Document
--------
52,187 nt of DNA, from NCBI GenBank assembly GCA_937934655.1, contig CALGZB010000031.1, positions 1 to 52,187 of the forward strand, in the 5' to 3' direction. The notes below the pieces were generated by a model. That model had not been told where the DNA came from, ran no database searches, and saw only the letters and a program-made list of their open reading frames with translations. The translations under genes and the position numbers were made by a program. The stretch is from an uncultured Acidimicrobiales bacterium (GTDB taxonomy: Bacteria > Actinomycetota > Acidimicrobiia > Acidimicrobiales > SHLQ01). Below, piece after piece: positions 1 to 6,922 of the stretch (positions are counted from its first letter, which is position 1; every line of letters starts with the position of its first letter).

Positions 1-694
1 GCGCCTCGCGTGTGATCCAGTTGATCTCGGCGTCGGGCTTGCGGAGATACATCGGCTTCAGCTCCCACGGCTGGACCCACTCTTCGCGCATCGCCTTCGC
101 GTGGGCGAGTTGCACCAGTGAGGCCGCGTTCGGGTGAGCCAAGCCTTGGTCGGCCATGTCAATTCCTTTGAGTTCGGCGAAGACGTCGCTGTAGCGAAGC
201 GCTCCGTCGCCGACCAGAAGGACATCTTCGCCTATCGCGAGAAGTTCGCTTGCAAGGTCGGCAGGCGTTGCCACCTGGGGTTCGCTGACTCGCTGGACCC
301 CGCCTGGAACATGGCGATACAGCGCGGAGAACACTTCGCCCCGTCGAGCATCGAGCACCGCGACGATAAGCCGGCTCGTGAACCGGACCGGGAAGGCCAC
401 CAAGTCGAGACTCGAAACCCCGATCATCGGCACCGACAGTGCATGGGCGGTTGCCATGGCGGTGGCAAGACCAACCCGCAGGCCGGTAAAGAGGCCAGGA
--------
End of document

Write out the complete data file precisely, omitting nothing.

52,187 nt of DNA, from NCBI GenBank assembly GCA_937934655.1, contig CALGZB010000031.1, positions 1 to 52,187 of the forward strand, in the 5' to 3' direction. The notes below the pieces were generated by a model. That model had not been told where the DNA came from, ran no database searches, and saw only the letters and a program-made list of their open reading frames with translations. The translations under genes and the position numbers were made by a program. The stretch is from an uncultured Acidimicrobiales bacterium (GTDB taxonomy: Bacteria > Actinomycetota > Acidimicrobiia > Acidimicrobiales > SHLQ01). Below, piece after piece: positions 1 to 6,922 of the stretch (positions are counted from its first letter, which is position 1; every line of letters starts with the position of its first letter).

Positions 1-694
1 GCGCCTCGCGTGTGATCCAGTTGATCTCGGCGTCGGGCTTGCGGAGATACATCGGCTTCAGCTCCCACGGCTGGACCCACTCTTCGCGCATCGCCTTCGC
101 GTGGGCGAGTTGCACCAGTGAGGCCGCGTTCGGGTGAGCCAAGCCTTGGTCGGCCATGTCAATTCCTTTGAGTTCGGCGAAGACGTCGCTGTAGCGAAGC
201 GCTCCGTCGCCGACCAGAAGGACATCTTCGCCTATCGCGAGAAGTTCGCTTGCAAGGTCGGCAGGCGTTGCCACCTGGGGTTCGCTGACTCGCTGGACCC
301 CGCCTGGAACATGGCGATACAGCGCGGAGAACACTTCGCCCCGTCGAGCATCGAGCACCGCGACGATAAGCCGGCTCGTGAACCGGACCGGGAAGGCCAC
401 CAAGTCGAGACTCGAAACCCCGATCATCGGCACCGACAGTGCATGGGCGGTTGCCATGGCGGTGGCAAGACCAACCCGCAGGCCGGTAAAGAGGCCAGGA